Inferior cum Baronia Glascuensi
The Nether Warde of
Clyds-Dail, and Baronie of Glasco
The Upper Warde of Clyds-Dail
Glasgow - Kirkintilloch Road
The Lower Clydesdale sheet is one of the few to show
a road. This ran between Glasgow and Kirkintilloch on
a very direct line. It had gone out of use before 1750
as it is not shown on the maps of the Military Survey.
It is not shown on Pont's original map so may date from
the mid 1600's although there would undoubtedly have
been a route of sorts in his day.
Routes - Upper and
Lists of distances between places survive and
although many date from the 1640's when work on the
Blaeu Atlas was progressing some were recorded by Pont.
These lists are quite different in character from other
entries which lists places in relation to other nearby
places. It is highly likely that these lists entail
routes between these places: the known mileages must
have been gained from actual travel and there would
be little point in knowing the distances between places
unless people were travelling between them. In addition,
some of the entries list intermediate points between
centres as if they were on a route, and there are entries
like "The hie way fra Edinburgh to Glasgow is throw
Falkirk" and references to milestones north and south
of Ayr. In any case there is often evidence from other
sources to support the idea of a network of routes at
this time and Pont himself on his original maps shows
bridges and fords that could only have been used for
A list of these routes is given in a following section
and an attempt made to reconstruct each route by referring
to the river crossings and placenames on Pont as well
as other sources. In some cases a route is reasonably
certain but in others much less so. The maps should
be used in conjunction with the notes as some of the
routes shown are speculative.
So far as these sheets go there was an old route between
Ayr and Lanark which went up the Irvine valley. It crossed
at the Clydesholme ford which is known to have been
in use in the 1500's. Glasgow had routes to Kirkintilloch,
Falkirk, Partick (and ultimately Dumbarton), Ayrshire,
the Monklands, Hamilton and Lanark and to the south.
Lanark had routes to Biggar and Peebles and down to
Douglas and Crawfordjohn and ultimately Dumfries. Biggar
also had a route south to Crawfordjohn. There were other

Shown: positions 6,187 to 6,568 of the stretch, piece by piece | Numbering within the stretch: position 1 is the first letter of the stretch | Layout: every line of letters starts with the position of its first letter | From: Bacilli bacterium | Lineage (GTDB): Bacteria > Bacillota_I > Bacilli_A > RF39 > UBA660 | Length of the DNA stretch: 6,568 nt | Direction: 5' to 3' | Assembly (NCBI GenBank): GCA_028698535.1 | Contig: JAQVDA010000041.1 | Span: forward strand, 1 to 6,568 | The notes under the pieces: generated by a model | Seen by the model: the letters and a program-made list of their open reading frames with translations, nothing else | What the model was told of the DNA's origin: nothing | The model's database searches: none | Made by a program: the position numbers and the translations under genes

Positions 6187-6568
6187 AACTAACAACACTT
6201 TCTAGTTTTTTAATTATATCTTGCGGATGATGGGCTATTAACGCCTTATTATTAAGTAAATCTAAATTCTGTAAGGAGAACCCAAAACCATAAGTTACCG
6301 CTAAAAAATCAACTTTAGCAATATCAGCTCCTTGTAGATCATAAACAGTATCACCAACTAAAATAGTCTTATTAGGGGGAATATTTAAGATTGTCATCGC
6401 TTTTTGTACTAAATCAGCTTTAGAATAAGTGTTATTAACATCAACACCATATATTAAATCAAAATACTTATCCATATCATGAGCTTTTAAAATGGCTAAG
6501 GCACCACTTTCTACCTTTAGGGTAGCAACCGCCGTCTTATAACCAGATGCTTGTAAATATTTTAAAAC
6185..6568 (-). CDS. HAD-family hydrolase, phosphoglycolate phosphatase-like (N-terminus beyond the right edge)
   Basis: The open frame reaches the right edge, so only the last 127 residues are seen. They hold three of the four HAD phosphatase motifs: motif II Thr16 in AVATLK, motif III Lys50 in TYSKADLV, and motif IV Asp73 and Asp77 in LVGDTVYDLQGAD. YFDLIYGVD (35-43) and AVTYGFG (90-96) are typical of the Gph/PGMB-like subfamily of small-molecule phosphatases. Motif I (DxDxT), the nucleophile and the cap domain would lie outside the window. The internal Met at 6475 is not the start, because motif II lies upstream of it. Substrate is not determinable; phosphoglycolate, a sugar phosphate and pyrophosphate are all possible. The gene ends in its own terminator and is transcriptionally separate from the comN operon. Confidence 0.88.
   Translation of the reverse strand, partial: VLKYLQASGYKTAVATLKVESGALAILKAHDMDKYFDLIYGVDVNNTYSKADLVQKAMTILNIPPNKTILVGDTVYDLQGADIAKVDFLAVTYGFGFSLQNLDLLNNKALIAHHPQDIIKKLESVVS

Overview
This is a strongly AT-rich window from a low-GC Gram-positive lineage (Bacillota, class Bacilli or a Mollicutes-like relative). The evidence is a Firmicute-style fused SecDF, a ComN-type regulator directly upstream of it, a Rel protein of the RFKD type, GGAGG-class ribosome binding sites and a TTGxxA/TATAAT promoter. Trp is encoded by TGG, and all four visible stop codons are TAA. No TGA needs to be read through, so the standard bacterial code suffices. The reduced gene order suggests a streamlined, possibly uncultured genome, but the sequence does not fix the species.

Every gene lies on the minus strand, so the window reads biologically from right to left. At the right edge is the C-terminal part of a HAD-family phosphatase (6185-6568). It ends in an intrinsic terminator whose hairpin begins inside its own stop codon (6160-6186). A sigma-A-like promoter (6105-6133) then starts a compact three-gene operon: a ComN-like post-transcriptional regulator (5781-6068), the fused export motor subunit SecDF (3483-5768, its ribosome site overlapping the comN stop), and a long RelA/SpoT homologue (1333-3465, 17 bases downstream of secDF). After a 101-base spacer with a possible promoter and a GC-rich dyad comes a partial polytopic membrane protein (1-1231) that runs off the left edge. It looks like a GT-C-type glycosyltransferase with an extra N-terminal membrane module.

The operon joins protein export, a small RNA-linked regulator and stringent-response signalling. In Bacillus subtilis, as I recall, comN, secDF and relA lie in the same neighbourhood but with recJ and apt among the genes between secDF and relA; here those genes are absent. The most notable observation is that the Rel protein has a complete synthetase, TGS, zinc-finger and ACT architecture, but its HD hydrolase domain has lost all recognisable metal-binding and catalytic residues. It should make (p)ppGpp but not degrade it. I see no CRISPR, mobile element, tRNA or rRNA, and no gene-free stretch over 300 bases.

routes, as indicated on his map of the Lothians where
roads are shown leading from Edinburgh towards Monklands
(and presumably Glasgow), and two others on either side
of the Pentlands, one of which led to Lanark and the
other to Biggar and the south. These will be dealt with
under the Lothians sheet.
and Placenames - Upper and Lower Clydesdale
A number of bridges and fords are shown and
these can help to identify some of the major routes.
Others were probably just of local use. The location
of these crossings has been identified and an assessment
made of what routes they might be associated with. One
surprising fact is that some of them are very old or
are replacements for older bridges. Glasgow for example
had a bridge as early as the 1340's and the Old Avon
Bridge in Hamilton is thought to have been built by
monks in the middle ages.
Placenames can often give clues to the existence of
a road or track. There are several examples of compounds
with words like bridge or ford, and gait or road is
quite common. There are two interesting references to
boats or ferries, Crookbait and Baithils near Lanark
and several Spittals - these often functioned as resting
places for travellers. There is a possible use of drochaid,
gaelic for a bridge which must date from at least a
thousand years ago and a possible use of heol, a Brythonic
word for road which is probably older - in this instance,
north of Lanark, it is situated beside a Roman road.
Again the location of these placenames is identified
and an assessment made of routes they might be associated
When placenames and crossings are correlated with the
putative routes indicated by the lists of distances,
some are quite isolated and probably relate to more
local routes. A list of these is given along with suggestions
as to what routes they were associated with.
This map shows routes, crossings and placenames on
the one sheet.
In all this, it is assumed that the roads depicted
on the maps were roads as distinct from routes, i.e.
they were constructed, albeit of a probably poor standard.
Routes on the other hand were just "beaten tracks",
no doubt improved here and there with stones and planks
laid across streams but still routes that took a course
determined by the geography between places.
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